When you remember this, you understand that sometimes good people made bad choices just because they were afraid or weren’t thinking about their choices deep enough.
Compassion is to see that we are all connected. That we were all created by the same God.
11. Feel gratitude
If you don’t feel grateful for the little things then you keep running after the big things. It’s both exhausting and creates a sense of emptiness: I want this, but I don’t have it. It’s frustrating. Be grateful for what you have. Be grateful for what you are going to have. Don’t think about what you don’t have or could have.
Help others with no expectations of anything in return. It will make you feel good and will help you to have your attention not only on yourself. Caring and selfish-less service to others are great ways to find your peace. How can you help others? It can be as small as giving some guides, smiling, supporting, giving a compliment, listening, encouraging, loving, advising, or just making them laugh. You can always do more like giving donations or volunteer.
A peaceful heart gives birth to love.
When love meets suffering it turns to compassion.
When love meets happiness it turns to joy. (The Wise Heart)
Do you want to learn more about how to achieve inner peace? Come visit my website: http://www. oneleggedseagull.com
The 7 tools that will help you to turn the impossible to possible
What do you want to achieve in your life that looks impossible?
What weakness do you have that you would like to overcome?
How can you adjust your perspective so that you make the impossible possible?
In order to demonstrate the use of the 7 tools at the end of this article, I’ll tell you a short story:
Back in my elementary school days in Israel, my grades could average straight A if it wasn’t for my Achilles Heel – spelling. As a dyslectic kid, I wasn’t much of a spelling bee. Then in high school two new Achilles Heels were born: Hebrew Literature and English. I averaged C- on both on a good day. If you gave me a question about a train which leaves Chicago at noon at a speed of 57 mph, and another train leaving NY at one PM, at speed of 62.5 mph, I’d be happy to calculate for you when they are going meet. But writing an essay or reading a book? That was a totally different story.
Could you imagine a dyslectic, non-native English speaker writing a book in English?
A few years ago, I wrote an inspirational fiction in Hebrew. It wasn’t easy, but the message in the book was too important. My book was published, the readers loved it and I received touching reviews from people who were inspired by the book. Soon after, my American friends started to ask me: “Why don’t you write in English?” In response I smiled and didn’t say anything. Couldn’t they understand that there are some things that are just too difficult? Could they write a book in Spanish?
Then one cold afternoon, my neighbor Beth asked me again, “So, why aren’t you writing in English?”
“Because I can’t,” I answered without even thinking.
She kind of believed me, but I didn’t believe myself. I know a Lens Belief when I see one. A Lens Belief is an idea you hold about something in your life. You aren’t aware of this idea, but everything you do is under the assumption that this idea is absolutely true. I call it lens, since it works exactly like the lens of eyeglasses. When I put my eyeglasses on, the world looks different than when I take them off. However when I look with them, I don’t see the lenses. I just see the world through the lenses. The very same thing happens with Lens Beliefs, you see the world through them, they change your view, but you aren’t aware of them. Many of these Lens Ideas are sabotaging your efforts to achieve your goals. Think about it, I believed that I can’t write well enough in English, so I never even tried.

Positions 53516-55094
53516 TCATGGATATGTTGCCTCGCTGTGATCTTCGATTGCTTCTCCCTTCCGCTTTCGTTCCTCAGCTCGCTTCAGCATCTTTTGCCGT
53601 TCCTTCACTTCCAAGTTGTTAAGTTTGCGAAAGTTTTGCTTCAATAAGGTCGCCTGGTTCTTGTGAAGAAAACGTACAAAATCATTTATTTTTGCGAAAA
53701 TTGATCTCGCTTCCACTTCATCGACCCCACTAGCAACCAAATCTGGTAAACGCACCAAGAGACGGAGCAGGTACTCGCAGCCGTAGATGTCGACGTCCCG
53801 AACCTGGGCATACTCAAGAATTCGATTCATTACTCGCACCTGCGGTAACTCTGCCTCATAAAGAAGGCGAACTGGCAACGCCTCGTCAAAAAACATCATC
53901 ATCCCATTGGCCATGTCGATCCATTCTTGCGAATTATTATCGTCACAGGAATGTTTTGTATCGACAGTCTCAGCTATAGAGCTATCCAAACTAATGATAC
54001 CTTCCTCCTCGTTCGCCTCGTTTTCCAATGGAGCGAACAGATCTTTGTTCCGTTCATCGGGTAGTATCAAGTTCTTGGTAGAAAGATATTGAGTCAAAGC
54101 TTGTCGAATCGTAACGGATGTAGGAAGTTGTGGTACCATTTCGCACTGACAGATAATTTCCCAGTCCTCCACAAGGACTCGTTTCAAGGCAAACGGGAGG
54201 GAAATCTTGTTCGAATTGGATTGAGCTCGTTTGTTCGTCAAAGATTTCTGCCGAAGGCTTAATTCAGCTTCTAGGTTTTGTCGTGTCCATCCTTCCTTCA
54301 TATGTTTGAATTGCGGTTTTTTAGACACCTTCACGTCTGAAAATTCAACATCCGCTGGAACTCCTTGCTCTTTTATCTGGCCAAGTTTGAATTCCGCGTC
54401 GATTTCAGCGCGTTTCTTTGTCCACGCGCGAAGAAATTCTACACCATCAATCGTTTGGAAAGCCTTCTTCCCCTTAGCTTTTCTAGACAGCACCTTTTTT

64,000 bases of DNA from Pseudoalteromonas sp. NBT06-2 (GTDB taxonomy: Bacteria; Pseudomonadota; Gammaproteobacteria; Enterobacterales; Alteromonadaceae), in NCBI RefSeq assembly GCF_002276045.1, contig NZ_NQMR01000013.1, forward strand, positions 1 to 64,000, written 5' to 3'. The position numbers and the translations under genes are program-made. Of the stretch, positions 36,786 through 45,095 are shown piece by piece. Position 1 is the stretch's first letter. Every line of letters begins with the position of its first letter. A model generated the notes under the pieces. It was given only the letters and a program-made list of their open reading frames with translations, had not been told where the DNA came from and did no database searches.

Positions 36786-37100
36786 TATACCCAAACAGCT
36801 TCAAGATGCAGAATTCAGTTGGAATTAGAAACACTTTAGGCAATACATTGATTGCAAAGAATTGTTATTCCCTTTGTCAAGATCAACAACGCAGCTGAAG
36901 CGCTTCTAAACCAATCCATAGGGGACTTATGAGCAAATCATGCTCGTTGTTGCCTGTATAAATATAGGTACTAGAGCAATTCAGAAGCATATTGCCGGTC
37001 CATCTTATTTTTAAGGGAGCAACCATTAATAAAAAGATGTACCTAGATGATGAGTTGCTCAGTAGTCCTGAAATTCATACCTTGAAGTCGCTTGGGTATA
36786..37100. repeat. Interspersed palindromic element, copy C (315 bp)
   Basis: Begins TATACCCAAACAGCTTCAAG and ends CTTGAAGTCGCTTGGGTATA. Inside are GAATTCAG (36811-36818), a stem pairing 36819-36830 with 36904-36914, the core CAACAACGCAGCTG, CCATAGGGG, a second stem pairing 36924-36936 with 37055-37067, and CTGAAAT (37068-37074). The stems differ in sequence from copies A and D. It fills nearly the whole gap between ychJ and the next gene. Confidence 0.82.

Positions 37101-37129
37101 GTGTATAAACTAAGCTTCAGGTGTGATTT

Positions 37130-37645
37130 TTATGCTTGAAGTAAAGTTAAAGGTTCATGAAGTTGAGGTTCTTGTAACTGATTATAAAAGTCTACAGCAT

The minute I realized that I hold this Lens Belief, I decided to stop believing in it. I took off the Lens. I went home and translated one chapter of my Hebrew book to English. I met Beth again a few days later and proudly handed her the translation. She spent five minutes reading it and then announced: “You were right. You can’t write in English.”
I got a proof that my old Lens Belief, “I can’t write in English” was actually real, right?
Wrong! If I’d still hold this belief, this would be a proof. But since I no longer hold this belief, it was just… another opinion.
A few days later, Jackie gave me a call. “Whatsup Joey? We didn’t talk for a while,” she said. Jackie is an American friend that lived at the time in China. She happened to be in NYC for a short vacation that week.
“Do you remember the book I wrote in Hebrew?” I asked. “I’m translating it to English.”
“That’s awesome. Can you please email it to me? I’d love to read it.”
“Sure,” I said. “By the way, do you want to meet?”
We set to meet the next day in a coffee shop. When I arrived, I saw her writing on a paper with a red pen. “Are you working on your vacation?” I asked smiling.
“Nope. I printed your story, there are some grammar issues, so I’m correcting them for you,” she replied. “I left in your ‘writing accent’ though, it’s kind of refreshing.”
How come I didn’t think about it? In order to write in English, I don’t need to have perfect English. All I need is a good enough English to be understood, and a good editor. So many times in the past I gave up on my dreams just because I wasn’t perfect, instead of doing my best, and then reaching for help in order to improve.